Over the years, Mysuru's culturally rich heritage has left many spellbound. If you've had the chance to visit the City of Palaces, its charm is sure to rub off on you. The cultural capital of Karnataka, Mysuru’s legacy can be traced through a historic walk across the city. On a recent trip, I had the opportunity to do just that. And I ended up exploring Mysuru's age-old art form, inlay art.
Rosewood inlay, according to some records, dates back 400 years. The rulers of Mysuru—the Wodeyars—patronised this art form, which is reflected well in the Mysore Palace. Primarily rosewood is used for creating the final pieces, however different kinds of wood are used (such as jackfruit, champa, etc) depending upon the texture and colour required.
What is Inlay Art?
Inlay art is an umbrella term that involves techniques of inserting contrasting coloured pieces into a depression created on a base. The pieces inserted can be made out of wood, plastic or ivory. The base material can vary, but wood is the most common choice.
What is inlay in wood?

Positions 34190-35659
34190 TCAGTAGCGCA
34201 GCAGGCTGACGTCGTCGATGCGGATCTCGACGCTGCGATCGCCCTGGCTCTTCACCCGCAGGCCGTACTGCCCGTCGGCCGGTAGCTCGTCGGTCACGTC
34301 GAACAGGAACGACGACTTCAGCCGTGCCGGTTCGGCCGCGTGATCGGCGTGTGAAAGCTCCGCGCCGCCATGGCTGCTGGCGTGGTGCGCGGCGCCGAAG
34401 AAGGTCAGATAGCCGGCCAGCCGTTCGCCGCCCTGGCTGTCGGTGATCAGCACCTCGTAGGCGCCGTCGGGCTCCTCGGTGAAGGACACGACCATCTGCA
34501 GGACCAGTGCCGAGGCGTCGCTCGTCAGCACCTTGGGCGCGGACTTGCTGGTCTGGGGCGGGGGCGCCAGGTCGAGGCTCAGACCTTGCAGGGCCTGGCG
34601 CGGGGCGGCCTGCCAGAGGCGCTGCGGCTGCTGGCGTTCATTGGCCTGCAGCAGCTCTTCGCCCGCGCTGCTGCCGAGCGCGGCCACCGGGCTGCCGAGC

Inlay in wood generally uses wood veneers that are handcrafted by artisans and inserted into the base. Multiple intricate designs are drawn and then worked upon to create the final pieces. The end products are generally paintings, pen stands, wall hangings and also furniture.
Inlay art incorporates various forms. One such art form is pietra dura. Here, stone is used instead of wood veneers. These stones, mostly marble, are crafted on a green, white or black marble base. Sometimes, precious or semi precious stones are used in the matrix as well.
Mysore's rosewood inlay has been passed from generation to geenration within families. Creating a single piece requires hours of work, patience and perseverance. The process starts with a detailed sketch of the product, where all the dimensions, and colours are marked. The artisans then cut out the figures by placing them on various wood pieces. Later, small depressions are made on the base to fit the cutout designs. The interwoven pieces of wood are then placed on the surface, nailed together and flattened by running them through a mechanical press. After this, they are polished several times to give them a vibrant shine.
Many artisans are now resorting to more economical materials instead of wood due to the price. However, some artisans do not wish to hamper the spirit of the art form and continue with wood, despite continued losses.